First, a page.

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The two types of rowing machines have more differences than similarities. Here’s how you can decide which one is right for you.
If you’re looking for a high-quality cardio machine for your home gym, indoor rowing machines are versatile pieces of fitness equipment that work well for all fitness levels. There are four main types—air, water, magnetic, and hydraulic rowing machines.
In this guide, we’ll put two of the most popular types head to head, highlighting the key similarities and differences, to help you determine the best rowing machine for you. Here’s everything you need to know about a water rower vs magnetic rower.
Water Rower vs Magnetic Rower: Quick Comparison
There are many different models of water rowers and magnetic rowing machines. For the sake of this quick comparison, we took spec ranges from our best water rowing machine and best magnetic rowing machine guides.
|Water Rower||Magnetic Rower|
|Dimensions||80 to 86” long|
22 to 24” wide
20 to 40” high
|77 to 98” long|
21 to 23” wide
22.5 to 54” high
|Product weight||92 to 117 lbs (with water)||50 to 145 lbs|
|Max weight capacity||300 to 700 lbs||250 to 500 lbs|
|Monitor/display||Basic performance monitors or integrated smart screens (dependent on model)||Basic performance monitors or integrated smart screens (dependent on model)|
|Price||$500 to $2,199||$220 to $2,499|
|Storage||Most don’t fold or come apart for storage, but some can stand up vertically||Depends on the machine, but many have a folding monorail that makes the entire machine foldable for easier storage|
|Maintenance||Wipe down after each row; Chlorine tablet added every six months to two years; if water becomes discolored, empty tank, flush it out, and refill||Wipe down after each row; use a damp cloth to remove dust when needed; check screws and bolts every once in a while and tighten as needed|
Who Should Buy A Water Rower
- Anyone who wants the feel of real, on-water rowing
- Those who care more about the aesthetics/need to place it in a living area
- People looking for unlimited resistance
Best Water Rower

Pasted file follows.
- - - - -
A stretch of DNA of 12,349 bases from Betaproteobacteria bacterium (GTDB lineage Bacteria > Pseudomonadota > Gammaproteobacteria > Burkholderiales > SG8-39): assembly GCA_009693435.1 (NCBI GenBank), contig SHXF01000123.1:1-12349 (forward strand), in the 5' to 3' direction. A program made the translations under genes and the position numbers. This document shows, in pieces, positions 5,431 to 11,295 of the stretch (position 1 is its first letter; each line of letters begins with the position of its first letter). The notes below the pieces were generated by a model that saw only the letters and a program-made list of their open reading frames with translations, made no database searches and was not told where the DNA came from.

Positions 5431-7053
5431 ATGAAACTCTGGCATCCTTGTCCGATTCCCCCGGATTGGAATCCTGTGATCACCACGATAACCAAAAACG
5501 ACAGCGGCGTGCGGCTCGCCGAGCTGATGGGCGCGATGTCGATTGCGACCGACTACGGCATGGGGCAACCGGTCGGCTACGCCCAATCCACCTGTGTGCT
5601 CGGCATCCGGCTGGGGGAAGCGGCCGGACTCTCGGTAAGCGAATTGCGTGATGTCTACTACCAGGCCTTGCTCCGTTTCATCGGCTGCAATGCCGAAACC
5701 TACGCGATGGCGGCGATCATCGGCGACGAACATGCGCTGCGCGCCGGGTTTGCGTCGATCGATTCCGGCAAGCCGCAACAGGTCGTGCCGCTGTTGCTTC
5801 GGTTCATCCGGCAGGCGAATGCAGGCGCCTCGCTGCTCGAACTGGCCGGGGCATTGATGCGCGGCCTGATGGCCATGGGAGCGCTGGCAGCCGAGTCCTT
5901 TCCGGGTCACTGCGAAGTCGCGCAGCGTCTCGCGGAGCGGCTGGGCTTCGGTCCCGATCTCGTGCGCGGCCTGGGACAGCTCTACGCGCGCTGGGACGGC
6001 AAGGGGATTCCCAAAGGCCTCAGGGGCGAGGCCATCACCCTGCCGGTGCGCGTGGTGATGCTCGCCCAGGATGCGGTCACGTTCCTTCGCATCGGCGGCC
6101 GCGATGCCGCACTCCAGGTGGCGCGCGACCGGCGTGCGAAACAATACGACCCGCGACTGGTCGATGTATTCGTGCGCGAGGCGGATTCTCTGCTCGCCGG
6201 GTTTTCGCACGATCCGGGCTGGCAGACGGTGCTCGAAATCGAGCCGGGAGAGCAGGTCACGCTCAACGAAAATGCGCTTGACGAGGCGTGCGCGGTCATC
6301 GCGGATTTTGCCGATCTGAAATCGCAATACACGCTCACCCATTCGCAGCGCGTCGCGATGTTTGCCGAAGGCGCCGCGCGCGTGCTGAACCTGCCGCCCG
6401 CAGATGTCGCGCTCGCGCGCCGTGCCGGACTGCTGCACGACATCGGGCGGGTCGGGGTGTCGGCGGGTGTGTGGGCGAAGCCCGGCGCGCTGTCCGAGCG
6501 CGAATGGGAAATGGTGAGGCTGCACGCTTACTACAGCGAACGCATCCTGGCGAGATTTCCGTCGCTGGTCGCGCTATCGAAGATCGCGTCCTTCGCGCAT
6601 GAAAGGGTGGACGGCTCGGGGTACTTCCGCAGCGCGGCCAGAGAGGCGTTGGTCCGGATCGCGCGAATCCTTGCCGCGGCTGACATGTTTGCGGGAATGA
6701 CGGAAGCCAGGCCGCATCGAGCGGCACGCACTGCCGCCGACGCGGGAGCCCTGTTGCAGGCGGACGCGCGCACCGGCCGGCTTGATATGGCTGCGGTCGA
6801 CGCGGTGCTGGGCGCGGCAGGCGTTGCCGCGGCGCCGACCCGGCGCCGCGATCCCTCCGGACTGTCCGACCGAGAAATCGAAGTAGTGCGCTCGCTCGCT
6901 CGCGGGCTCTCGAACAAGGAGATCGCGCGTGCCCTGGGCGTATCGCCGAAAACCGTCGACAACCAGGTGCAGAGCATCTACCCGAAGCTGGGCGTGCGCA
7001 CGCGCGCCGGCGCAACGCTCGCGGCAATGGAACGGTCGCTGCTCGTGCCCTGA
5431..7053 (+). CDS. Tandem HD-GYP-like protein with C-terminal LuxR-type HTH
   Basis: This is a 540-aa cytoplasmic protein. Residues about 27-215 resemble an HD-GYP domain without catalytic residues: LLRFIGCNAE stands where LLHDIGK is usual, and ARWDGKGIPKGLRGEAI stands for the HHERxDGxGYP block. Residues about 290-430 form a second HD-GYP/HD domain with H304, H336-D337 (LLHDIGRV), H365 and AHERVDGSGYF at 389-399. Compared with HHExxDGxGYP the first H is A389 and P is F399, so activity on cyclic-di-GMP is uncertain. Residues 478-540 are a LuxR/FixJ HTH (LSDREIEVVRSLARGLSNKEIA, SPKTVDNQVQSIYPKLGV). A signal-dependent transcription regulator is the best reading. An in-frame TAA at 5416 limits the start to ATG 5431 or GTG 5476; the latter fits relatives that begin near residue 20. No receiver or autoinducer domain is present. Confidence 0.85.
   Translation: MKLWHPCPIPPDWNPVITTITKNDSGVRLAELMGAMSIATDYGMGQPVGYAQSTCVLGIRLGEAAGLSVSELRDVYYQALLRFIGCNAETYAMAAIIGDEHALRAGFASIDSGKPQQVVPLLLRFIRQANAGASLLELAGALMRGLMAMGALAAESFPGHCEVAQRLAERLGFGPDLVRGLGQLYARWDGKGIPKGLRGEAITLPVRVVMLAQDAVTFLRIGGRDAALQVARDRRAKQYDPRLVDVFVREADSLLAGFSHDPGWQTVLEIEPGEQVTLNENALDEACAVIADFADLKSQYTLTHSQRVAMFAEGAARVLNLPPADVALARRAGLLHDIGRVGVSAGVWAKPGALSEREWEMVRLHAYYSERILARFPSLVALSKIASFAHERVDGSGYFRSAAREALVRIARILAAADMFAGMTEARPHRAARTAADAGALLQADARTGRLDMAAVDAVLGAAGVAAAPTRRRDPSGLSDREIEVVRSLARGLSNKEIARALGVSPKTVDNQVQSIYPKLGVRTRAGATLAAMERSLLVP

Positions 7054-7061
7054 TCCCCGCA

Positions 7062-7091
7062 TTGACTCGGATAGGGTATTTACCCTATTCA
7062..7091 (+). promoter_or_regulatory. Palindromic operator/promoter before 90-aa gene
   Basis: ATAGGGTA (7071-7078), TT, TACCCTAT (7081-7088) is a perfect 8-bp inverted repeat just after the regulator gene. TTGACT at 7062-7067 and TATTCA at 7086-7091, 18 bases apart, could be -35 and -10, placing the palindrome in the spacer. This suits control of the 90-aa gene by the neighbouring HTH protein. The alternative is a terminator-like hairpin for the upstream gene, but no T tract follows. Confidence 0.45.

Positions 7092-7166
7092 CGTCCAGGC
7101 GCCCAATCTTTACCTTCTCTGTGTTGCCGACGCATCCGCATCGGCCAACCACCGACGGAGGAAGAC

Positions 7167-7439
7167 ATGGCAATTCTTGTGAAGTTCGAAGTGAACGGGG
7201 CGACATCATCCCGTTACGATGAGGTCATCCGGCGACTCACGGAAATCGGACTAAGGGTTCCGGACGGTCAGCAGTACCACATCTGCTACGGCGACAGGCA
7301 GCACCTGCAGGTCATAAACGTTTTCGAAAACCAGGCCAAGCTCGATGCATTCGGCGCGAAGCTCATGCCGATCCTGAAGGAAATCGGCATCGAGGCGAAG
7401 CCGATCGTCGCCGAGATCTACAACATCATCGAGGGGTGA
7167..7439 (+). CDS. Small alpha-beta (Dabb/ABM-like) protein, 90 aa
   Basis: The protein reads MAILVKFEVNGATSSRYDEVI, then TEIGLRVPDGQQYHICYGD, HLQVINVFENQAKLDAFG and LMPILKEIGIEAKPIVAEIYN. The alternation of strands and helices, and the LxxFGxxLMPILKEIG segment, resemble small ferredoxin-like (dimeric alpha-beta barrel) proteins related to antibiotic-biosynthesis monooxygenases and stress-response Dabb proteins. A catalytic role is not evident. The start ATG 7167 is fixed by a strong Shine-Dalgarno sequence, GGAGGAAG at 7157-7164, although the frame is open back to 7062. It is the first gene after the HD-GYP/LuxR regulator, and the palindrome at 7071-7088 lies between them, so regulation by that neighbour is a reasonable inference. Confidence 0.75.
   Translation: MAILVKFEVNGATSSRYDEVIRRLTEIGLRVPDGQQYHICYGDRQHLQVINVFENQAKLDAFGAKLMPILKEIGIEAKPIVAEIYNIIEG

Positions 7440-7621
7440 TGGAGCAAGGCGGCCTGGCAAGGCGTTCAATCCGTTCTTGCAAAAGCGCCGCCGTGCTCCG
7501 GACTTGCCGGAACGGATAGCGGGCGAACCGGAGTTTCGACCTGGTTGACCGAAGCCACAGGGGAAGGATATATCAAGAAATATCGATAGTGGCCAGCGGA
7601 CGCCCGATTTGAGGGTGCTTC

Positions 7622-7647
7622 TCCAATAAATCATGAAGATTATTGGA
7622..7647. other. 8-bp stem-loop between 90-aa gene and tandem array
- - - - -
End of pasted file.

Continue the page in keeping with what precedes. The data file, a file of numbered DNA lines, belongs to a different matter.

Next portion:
Rowing has long been recognized as the perfect aerobic pursuit, with naturally smooth and flowing movements that don't tax the joints but do boost the heart rate. Now you can take your rowing experience to the next level with the WaterRower Natural rowing machine. Using the same principles that govern the dynamics of a boat in water, the WaterRower Natural is outfitted with a "water flywheel" that consists of two paddles in an enclosed tank of water that provide smooth, quiet resistance, just like the paddles in an actual body of water. As a result, the machine has no moving parts that can wear out over time (even the recoil belt and pulleys don't require lubricating or maintaining). More significantly, the water tank and flywheel create a self-regulating resistance system that eliminates the need for a motor. As with real rowing, when you paddle faster, the increased drag provides more resistance. When you paddle slower, the resistance is less intense. The only limit to how fast you can row is your strength and your ability to overcome drag. And unlike conventional rowing machines, which tend to be jerky and jarring, the WaterRower Natural is remarkably smooth and fluid.From a fitness perspective, the WaterRower Natural works 84 percent of your muscle mass, helping tone and strengthen your muscles while burning far more calories than most other aerobic machines. The exercise is also low impact, as it removes all the body weight from the ankles, knees, and hips, but still moves the limbs and joints through a full range of motion--from completely extended to completely contracted.The WaterRower Natural is outfitted with a Series 4 performance monitor that's designed to balance technical sophistication with user-friendliness. The monitor--which includes six information and programming windows, six QuickSelection buttons, and three navigation buttons--displays your workout intensity, stroke rate, heart rate, zone bar, duration, and distance. Plus, the monitor is compatible with an optional heart rate chest strap and receiver, which helps you optimize your workout and achieve your exercise objectives.The WaterRower Natural is handcrafted in solid ash and stained honey oak for consistency of color. The wood was chosen due to its marvelous engineering properties, especially its ability to absorb sound and vibration, which enhances the WaterRower's quiet performance and smooth operation. Ash, like all woods used in the construction of the WaterRower, is a premium hardwood with incredible longevity and dimensional stability. In addition, the wood is harvested from replenishable forests and is hand finished with Danish oil to provide a deep luster.Other details include dual rails with four corner wheels that increase seat stability and reduce the amount of sweat buildup; a frame that flips upright for handy storage; and a weight capacity of up to 1,000 pounds. The WaterRower Natural measures 84 by 21 by 22 inches (W x H x D), weighs 117 pounds (with water), and carries a one-year warranty on the frame and components (WaterRower will upgrade the warranty to five years on the frame and three years on the components with the completion of a registration form).